Healthcare is something I am passionate about. Healthcare coverage is extremely important but it is something that like many others was never very important to me until I needed it. Today as a type 1 diabetic, healthcare is a requirement to keep from terrible secondary disease and if left untreated, death. While it is a very broad and complex topic I want to focus on the effects to type 1 diabetics specifically.
USA today published an opinion article that provided some perspective. The short article discusses Shane Patrick Boyle who died after running out of insulin while caring for his dying mother out of state. A more comprehensive article about the situation can be found here. I know some will argue he could have acted differently and may not have died but we miss the central issue here. Victim blaming has increased in recent years which is why I only want to focus on type 1 diabetics here since they are not to “blame” for a preceding unhealthy lifestyle as often associated with type 2 diabetics. It is easy for Monday morning quarterbacks to talk about how the game should have gone on Sunday if the team would have just done this one OBVIOUS thing… Prevention is not a concept western medicine has adequately covered yet and Shane Patrick Boyle’s untimely death only helps to prove this.
When I first read the title of an opinion article I immediately disagreed: “Insulin is a human right for me, all diabetics. We need to make medications free to those who need it“. It wasn’t until later in the article when it made sense to me. As the author writes:
“If the “right to life” is a basic human right, then insulin is a human right for a diabetic.”
When stated in this manner it begs consideration. Without this medication, a type 1 diabetic will die within a very short period of time. I can say I personally try staying active, eating right, and secure my own health insurance but what happens when I am between jobs? What happens if I move out of state? Is there any precedent for specific diseases being covered?
Kidney Disease as an Example
If we look at End Stage Renal Disease (ESRD) as an example we see that insurance coverage for a specific disease has already been established. In 1972 the Medicare Kidney Disease Entitlement bill was signed allowing coverage for ESRD. (Here is a link to an article discussing how and why congress enacted this game changing bill.) There are many instances that allow an individual to use Medicaid for different reasons including income status, kids, pregnant women, the medically needy, and specific disabilities but ESRD is also included. Patients with ESRD typically have two treatment options: 1) Dialysis or 2) Kidney transplant.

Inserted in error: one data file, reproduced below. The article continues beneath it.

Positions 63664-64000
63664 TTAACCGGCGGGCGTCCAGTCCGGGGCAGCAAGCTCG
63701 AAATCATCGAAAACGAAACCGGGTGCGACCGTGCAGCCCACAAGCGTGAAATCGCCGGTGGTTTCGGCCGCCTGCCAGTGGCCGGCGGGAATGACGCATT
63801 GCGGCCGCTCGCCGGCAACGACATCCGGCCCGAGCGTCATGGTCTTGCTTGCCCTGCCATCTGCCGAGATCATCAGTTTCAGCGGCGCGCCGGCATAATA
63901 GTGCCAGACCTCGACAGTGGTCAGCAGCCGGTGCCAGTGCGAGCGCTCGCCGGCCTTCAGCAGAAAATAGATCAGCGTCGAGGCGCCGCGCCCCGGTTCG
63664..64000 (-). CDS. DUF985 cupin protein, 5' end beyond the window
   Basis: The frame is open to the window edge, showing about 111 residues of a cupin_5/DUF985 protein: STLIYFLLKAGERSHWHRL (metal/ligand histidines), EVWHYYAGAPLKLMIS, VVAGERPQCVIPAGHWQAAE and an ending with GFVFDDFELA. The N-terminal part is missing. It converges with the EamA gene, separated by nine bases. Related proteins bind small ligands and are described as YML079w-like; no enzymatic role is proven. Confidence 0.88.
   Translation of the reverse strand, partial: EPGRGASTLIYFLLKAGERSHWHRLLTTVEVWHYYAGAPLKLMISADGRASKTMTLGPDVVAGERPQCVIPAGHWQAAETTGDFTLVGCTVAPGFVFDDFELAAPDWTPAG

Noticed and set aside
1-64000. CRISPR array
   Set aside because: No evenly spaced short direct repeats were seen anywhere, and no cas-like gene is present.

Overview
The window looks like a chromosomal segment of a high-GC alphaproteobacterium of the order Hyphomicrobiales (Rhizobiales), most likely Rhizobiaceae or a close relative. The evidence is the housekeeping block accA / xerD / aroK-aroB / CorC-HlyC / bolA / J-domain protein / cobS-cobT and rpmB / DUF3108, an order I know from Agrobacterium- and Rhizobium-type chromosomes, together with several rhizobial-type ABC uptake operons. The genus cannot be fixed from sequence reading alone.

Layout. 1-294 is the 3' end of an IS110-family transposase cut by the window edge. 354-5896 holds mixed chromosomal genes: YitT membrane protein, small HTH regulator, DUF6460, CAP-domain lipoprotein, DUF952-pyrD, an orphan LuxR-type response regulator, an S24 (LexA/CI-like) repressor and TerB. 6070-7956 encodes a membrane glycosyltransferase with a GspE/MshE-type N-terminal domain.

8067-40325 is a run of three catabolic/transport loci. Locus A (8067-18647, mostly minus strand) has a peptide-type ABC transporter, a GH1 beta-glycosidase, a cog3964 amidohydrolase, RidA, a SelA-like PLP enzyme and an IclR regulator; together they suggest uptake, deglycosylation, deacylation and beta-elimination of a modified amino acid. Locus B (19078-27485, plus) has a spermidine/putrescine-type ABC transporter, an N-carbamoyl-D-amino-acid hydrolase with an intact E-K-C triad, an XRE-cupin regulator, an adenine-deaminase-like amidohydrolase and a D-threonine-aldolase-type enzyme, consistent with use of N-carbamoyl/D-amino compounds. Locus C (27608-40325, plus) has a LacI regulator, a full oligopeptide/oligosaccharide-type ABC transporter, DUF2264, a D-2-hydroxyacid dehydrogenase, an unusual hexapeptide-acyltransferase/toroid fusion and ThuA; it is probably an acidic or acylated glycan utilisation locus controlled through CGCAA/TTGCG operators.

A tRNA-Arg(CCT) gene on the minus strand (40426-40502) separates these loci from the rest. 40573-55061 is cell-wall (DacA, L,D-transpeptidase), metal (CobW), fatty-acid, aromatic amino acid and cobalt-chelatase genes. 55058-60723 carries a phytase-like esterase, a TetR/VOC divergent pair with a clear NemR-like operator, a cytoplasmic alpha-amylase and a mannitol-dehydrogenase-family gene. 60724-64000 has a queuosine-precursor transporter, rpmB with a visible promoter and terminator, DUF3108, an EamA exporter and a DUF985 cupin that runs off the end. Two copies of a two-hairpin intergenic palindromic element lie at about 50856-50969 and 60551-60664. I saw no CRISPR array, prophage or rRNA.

The obvious third option is to do nothing and die but thanks to the 1972 legislation patient’s have an option to treat without worrying about cost. There are several ways to secure healthcare coverage but depending on the case’s circumstances, a patient with the diagnosis of ESRD can have coverage for treatment in 1-4 months which is very fast compared to normal waiting periods. According to a New England Journal of Medicine Article the majority of ESRD cases are associated with diabetes. (I understand there are far more cases associated with Type 2 vs Type 1 but stay with me…)
What About Insulin?
With the increasing cost of insulin and the ramifications of these changes we have to look at this issue. There is clearly precedent to treat for the extremely high costs associated with ESRD and if the the majority of cases stem from diabetes complications, then why not work to prevent disease and complication progression? Managing diabetes is expensive (about $16,000 per patient every year according to American Diabetes Association) but the expenses of this single complication associated with poorly managed diabetes disease can cost from $75,000 to over $350,000 in just 5 years so why not promote the preventative approach? There are many possible answers to this question and it is up to each of us to make that decision. Diabetes is only one of many possible diseases we can discuss with this type of question but at the heart of it I think the answer is simple. In the USA for a type 1 diabetic, insulin is required to live. The Declaration of Independence states our unalienable rights are “Life, Liberty, and the Pursuit of Happiness” given to each human and as a responsibility of our government to protect. As such, I believe insulin treatment should be available to every single type 1 diabetic patient regardless of insurance status, monetary means, or social situation.
What do you think?